CybersecurityCyberweapon could cause Internet doomsday
Researchers show that an attack by a large botnet — a network of computers infected with software that allows them to be externally controlled — could take down the Internet; the researchers reckon that 250,000 such machines would be enough to do the job; a sustained 20-minute attack by the 250,000-strong army — they will be sending waves of border gateway protocol (BGP) updates to every router in the world — would overwhelm the net, bringing Web servers down by overloading them with traffic
A new cyberweapon could take down the entire Internet — and there is not much that current defenses can do to stop it. So say Max Schuchard at the University of Minnesota in Minneapolis and his colleagues, the masterminds who have created the digital ordnance. Thankfully, they have no intention of destroying the net just yet. Instead, they are suggesting improvements to its defenses.
Schuchard’s new attack pits the structure of the Internet against itself. Hundreds of connection points in the net fall offline every minute, but we do not notice because the net routes around them. It can do this because the smaller networks that make up the Internet, known as autonomous systems, communicate with each other through routers. When a communication path changes, nearby routers inform their neighbors through a system known as the border gateway protocol (BGP). These routers inform other neighbors in turn, eventually spreading knowledge of the new path throughout the internet.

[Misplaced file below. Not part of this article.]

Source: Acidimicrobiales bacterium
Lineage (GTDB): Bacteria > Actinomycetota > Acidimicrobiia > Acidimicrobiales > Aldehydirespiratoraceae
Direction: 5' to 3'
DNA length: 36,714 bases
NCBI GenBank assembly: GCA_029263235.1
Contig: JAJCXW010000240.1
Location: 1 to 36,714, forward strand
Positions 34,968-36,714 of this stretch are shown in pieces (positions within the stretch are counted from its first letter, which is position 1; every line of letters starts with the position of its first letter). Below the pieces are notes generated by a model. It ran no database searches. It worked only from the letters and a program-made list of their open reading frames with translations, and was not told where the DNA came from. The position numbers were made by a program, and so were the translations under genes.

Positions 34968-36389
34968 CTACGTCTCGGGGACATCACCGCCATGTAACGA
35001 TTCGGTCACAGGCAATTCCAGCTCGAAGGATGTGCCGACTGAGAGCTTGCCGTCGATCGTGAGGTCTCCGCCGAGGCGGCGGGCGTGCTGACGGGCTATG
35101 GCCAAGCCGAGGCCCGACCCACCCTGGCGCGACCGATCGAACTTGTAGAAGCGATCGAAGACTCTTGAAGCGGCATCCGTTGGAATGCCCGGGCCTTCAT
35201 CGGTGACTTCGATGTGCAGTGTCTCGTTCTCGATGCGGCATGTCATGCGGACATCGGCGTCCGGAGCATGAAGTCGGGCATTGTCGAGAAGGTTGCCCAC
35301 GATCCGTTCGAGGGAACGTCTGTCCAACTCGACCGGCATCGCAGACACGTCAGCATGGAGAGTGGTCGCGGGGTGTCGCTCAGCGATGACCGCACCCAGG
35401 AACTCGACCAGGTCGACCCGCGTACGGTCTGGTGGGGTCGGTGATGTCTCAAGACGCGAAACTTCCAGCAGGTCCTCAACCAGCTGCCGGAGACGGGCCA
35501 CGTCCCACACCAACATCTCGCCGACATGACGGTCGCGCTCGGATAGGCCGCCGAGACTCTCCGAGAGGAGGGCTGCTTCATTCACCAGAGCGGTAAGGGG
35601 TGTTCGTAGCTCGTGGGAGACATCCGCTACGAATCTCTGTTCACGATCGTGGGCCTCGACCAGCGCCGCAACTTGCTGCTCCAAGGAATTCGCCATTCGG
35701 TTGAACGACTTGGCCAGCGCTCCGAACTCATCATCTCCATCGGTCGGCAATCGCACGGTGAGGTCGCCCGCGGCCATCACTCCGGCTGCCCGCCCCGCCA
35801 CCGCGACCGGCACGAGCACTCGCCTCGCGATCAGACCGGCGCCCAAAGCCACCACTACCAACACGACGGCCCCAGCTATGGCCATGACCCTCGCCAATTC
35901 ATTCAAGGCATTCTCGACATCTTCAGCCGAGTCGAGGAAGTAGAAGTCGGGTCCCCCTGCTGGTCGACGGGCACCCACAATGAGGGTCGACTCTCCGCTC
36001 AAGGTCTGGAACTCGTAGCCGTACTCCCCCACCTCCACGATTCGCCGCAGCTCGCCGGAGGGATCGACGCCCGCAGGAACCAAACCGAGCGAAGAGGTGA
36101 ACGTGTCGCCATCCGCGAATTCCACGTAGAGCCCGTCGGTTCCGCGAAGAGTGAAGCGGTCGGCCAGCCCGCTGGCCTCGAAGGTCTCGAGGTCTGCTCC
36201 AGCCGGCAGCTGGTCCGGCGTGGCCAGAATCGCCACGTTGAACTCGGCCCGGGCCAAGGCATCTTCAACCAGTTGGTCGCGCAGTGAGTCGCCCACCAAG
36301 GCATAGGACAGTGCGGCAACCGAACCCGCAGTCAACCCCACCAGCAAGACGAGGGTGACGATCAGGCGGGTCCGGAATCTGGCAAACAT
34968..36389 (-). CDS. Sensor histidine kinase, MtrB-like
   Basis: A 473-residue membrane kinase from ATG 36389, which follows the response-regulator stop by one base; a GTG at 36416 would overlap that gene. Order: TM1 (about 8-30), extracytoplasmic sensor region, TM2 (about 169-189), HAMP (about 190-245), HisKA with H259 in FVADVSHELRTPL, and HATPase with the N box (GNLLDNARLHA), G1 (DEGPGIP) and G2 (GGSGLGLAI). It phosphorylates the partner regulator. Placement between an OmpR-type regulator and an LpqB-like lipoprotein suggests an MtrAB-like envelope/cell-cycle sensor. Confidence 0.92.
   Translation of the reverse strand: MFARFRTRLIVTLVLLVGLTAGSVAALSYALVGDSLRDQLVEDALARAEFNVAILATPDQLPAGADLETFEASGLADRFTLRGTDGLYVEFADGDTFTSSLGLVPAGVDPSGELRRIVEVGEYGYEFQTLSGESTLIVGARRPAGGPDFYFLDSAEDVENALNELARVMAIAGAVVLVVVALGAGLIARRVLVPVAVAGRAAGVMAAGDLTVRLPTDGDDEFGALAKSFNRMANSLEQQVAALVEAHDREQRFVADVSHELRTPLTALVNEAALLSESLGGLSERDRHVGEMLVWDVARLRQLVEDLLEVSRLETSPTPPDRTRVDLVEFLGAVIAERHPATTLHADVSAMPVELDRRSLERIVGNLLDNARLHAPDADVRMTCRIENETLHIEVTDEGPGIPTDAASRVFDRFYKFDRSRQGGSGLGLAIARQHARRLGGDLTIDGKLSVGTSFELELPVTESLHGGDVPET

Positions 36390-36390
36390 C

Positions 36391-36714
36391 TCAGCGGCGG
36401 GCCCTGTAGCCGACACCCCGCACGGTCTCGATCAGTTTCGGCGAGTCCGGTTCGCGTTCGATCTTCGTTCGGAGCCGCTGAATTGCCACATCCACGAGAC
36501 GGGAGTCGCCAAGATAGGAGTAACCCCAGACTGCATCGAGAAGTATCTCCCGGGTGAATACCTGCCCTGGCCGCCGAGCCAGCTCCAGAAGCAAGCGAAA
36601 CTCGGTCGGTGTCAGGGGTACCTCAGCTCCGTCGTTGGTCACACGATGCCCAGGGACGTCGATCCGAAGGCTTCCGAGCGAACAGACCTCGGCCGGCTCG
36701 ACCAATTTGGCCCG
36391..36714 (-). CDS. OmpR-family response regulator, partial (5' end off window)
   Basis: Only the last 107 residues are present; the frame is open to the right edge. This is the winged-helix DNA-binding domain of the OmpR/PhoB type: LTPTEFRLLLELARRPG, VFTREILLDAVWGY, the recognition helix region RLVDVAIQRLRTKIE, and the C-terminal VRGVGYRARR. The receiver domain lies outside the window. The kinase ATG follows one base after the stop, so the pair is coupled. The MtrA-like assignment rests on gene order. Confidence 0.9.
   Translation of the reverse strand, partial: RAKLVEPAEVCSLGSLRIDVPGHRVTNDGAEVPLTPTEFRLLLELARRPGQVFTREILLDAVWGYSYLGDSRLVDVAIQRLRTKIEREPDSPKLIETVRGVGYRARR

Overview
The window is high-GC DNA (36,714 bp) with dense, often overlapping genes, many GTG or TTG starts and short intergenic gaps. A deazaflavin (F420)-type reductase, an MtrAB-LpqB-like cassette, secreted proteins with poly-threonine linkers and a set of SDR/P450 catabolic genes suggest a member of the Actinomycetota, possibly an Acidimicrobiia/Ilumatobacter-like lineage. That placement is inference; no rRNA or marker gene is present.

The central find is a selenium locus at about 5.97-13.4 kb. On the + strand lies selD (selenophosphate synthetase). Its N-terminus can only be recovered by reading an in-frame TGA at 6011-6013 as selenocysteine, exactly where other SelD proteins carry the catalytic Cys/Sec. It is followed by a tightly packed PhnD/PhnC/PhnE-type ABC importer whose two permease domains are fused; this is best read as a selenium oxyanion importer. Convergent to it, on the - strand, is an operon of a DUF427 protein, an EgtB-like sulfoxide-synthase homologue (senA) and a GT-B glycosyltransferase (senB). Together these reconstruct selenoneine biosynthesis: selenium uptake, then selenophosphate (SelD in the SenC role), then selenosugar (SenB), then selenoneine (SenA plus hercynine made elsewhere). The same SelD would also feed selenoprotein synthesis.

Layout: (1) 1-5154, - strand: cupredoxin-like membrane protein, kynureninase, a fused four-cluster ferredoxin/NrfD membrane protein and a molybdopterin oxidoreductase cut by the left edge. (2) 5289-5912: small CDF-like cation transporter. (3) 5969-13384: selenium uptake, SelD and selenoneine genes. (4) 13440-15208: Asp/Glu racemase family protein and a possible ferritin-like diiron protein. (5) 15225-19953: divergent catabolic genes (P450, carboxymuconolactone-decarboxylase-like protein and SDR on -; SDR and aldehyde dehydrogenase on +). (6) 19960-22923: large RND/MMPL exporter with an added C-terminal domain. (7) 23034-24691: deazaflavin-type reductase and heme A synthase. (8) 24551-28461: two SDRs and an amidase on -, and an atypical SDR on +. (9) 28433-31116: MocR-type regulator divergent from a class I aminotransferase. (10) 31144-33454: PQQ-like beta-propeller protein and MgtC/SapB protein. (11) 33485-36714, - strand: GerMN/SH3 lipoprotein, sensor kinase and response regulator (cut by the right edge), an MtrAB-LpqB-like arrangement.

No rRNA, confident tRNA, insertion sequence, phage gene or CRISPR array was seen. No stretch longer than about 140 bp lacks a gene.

A previously discovered method of attack, dubbed ZMW — after its three creators Zhang, Mao, and Wang, researchers who came up with their version four years ago — disrupts the connection between two routers by interfering with BGP to make it appear that the link is offline. Schuchard and colleagues worked out how to spread this disruption to the entire internet and simulated its effects.
New Scientist reports that the attack requires a large botnet — a network of computers infected with software that allows them to be externally controlled: Schuchard reckons 250,000 such machines would be enough to take down the Internet. Botnets are often used to perform distributed denial-of-service (DDoS) attacks, which bring Web servers down by overloading them with traffic, but this new line of attack is different.
“Normal DDoS is a hammer; this is more of a scalpel,” says Schuchard. “If you cut in the wrong places then the attack won’t work.”
An attacker deploying the Schuchard cyberweapon would send traffic between computers in their botnet to build a map of the paths between them. Then they would identify a link common to many different paths and launch a ZMW attack to bring it down. Neighboring routers would respond by sending out BGP updates to reroute traffic elsewhere. A short time later, the two sundered routers would reconnect and send out their own BGP updates, upon which attack traffic would start flowing in again, causing them to disconnect once more. This